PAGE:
25 July 2011

Love is irreversible and life forever young

It seems that either I am in some coincidental time warp or have suddenly become more conscious of things looked at or heard but not seen or listened to.  I’ve been writing about intersections and random encounters more frequently than usual, I realize.

My sister Ru Freeman
Monday night was made of encounters that taught me how meaningless time and direction are.  My sister had to go for a recorded interview on Prime TV – that’s ‘Celebrity Chat’ hosted by Kumar De Silva.  She’s no celebrity. She was always the kid sister and always will be, even though she’s travelled the world, acquired a name and is the mother of 3 beautiful girls.  I asked a friend to take her to Thalawatugoda.  It so happened that the reverse gear was out of order; the driver had to find a place wide enough to turn the vehicle.  Reminded me of a sticker I’ve seen on three wheel taxis, ‘aadarayata brake nae; jeevithayata reverse nae’ (Love is without brakes and life without reverse).

I managed to make it to the tv station in a three wheeler, just to chit-chat with her. Accompanied her into the studio, said hello to my friend Kumar, wished them well and left. That’s where it all started.

Kumar had just finished recording an interview with another celebrity, the accomplished dancer Vindya Warakagoda. It was her father who had come with the ‘little girl’. It was the first time I saw Wijeratne Warakagoda.  Years before, when working at the Sunday Island, I would interview people of his vintage, try to capture their lives in 2000-3000 word pieces: the landmarks, the inspiration, the anecdotes and companions on their personal and professional journeys.  It had been a while since I ‘profiled’ anyone, but memory stirred; I introduced myself and told him that I would like to interview him. Soft spoken, humble and kind, he smiled and agreed. He gave me his number. I will visit one of these days and do my best to do justice to this remarkable artist.  For now, I’ll talk intersection.

There were two Wijeratne Warakagoda ‘moments’ in my life. The first was at the University of Peradeniya sometime in the year 1986.  Amaranath Jayatilleka’s 1981 film ‘Arunata Pera’ (Before the Dawn) was being screened at the Arts Theatre.  Warakagoda played the lead role, ‘Banda’. I remember walking out that night convinced that we will dawn a different tomorrow.  After almost two decades I wrote, ‘Why does the night of longing end not as dawn but night again’, in a despondent and perhaps cynical moment. That was a passing moment, for ‘dawn-hope’ is what makes certain elements of our this-nights sufferable. 

Back in 1986 things were pretty black-white. There was one night and therefore only one possible dawn. As the years rolled on I realized there are nights and nights and while some can and do end in dawns there are others that roll from night to night and night again, with disconcerting and crippling regularity.  It took time to figure out that there’s a difference between what seems and what is and that the pathways to comprehending the infinite universe of the to-be-known is not incremental gathering of data. There are other dawns and other ways of dawning, my surface-scratching reading of the Buddha Vachana indicated to me. 

‘Arunata Pera’, therefore, through the years acquired even greater significance for it persuaded me to read Jayatilleka’s script in metaphorical sense without limiting to the literal unfolding of social process. Wijeratne Warakagoda is the image that kept that film pinned to my consciousness.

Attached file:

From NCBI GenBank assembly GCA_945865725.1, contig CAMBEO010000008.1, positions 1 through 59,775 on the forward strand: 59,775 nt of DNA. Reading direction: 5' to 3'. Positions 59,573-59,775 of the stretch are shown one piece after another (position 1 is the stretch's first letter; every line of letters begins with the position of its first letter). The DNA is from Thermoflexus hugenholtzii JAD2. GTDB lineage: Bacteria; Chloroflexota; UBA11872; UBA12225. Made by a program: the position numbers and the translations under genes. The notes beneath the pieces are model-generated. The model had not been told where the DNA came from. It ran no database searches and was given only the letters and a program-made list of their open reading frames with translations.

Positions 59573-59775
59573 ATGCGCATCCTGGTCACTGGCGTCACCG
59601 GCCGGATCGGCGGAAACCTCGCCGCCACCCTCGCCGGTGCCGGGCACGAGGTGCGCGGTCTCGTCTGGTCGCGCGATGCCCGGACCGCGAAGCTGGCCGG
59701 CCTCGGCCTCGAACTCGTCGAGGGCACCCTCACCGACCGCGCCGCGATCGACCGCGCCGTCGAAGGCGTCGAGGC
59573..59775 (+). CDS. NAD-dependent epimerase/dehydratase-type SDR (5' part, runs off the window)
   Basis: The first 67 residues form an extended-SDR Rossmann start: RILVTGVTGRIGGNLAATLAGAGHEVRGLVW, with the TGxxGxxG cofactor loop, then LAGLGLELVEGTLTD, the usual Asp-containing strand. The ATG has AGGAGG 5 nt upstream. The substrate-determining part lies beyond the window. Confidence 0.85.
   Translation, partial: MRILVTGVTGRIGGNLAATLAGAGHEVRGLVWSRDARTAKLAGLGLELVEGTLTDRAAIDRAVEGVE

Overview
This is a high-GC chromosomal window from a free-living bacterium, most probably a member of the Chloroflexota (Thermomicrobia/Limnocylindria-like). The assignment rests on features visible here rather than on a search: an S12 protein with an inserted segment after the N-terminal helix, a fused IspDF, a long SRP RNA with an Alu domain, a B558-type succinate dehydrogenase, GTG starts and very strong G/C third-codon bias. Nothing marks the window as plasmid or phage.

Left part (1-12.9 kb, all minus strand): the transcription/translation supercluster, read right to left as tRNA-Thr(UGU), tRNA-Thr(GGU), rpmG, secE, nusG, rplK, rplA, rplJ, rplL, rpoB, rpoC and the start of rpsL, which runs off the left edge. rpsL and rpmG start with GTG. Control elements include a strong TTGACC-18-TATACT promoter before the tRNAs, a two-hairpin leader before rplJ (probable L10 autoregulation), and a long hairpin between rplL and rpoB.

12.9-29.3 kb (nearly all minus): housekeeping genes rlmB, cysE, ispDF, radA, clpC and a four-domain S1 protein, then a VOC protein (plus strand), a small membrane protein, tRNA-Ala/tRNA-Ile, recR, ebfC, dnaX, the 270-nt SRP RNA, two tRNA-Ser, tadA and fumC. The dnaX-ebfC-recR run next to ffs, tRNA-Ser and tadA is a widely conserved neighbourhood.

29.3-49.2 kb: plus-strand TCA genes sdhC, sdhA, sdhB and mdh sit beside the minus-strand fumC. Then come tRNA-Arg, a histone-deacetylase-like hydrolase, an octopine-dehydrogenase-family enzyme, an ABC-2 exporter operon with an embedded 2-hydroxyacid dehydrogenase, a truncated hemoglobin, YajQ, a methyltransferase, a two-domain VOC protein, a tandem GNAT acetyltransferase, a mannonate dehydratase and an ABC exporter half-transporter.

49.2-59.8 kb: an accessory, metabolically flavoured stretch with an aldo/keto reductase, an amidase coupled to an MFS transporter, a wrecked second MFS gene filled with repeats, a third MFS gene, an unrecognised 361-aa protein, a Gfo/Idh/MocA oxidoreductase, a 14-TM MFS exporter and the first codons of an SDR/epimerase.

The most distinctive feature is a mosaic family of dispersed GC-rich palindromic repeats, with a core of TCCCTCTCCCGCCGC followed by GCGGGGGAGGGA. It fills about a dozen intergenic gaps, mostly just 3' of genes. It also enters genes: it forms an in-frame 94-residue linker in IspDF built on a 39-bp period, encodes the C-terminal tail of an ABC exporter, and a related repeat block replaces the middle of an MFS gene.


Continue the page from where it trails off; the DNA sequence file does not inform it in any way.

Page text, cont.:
Wijeratne Warakagoda

The second encounter was in the year 2000. I believe I saw him on Rupavahini. This was the day the much loved politician from Kegalle, Dharmasiri Senanayake died. The TV crew was interviewing his friends and associates. Wijeratne Warakagoda was one of them. I remember what he said. He spoke of his last meeting with his friend and how Dharmasiri had observed that the two of them would never grow old. Warakagoda’s voice broke into a sob. The camera moved, respectfully. 

More than a decade later, during an unscripted Monday night encounter, I realized that this man had resisted time, perhaps by simply refusing to try to do so.

And other things came back to me; another Peradeniya, another year, another performance. It was ‘Freshers Nite’ at Ramanathan Hall. The year was 1990. My sister was a fresher and resident at Ramanathan. I had left Peradeniya a couple of years before, but was visiting my batchmates, then in their third year. We were all at Ramanathan, watching the resident freshers do their thing: song, dance, skits and so on. I would have gone alone anyway, but there was the added incentive of seeing the kid sis perform. She sang ‘Forever Young’. That’s Joan Baez’ version of the Bob Dylan original, written when he became a father (subsequently half-plagiarized by Rod Steward who had agreed to share royalties with him, nangi informed me just now). 
 
Felt so proud of her that tears came to my eyes. And I whispered to myself ‘may you always be forever young, nangi’. She still is.

Maybe the sticker-man got it all wrong. Maybe life has no brakes and love is irreversible. I don’t know. Within a matter of five minutes I went to Peradeniya and back and also went back and forth across a quarter of a century. Some night rolled into a dawn, i am sure, although I can’t put a finger on it. Just as well, perhaps. 
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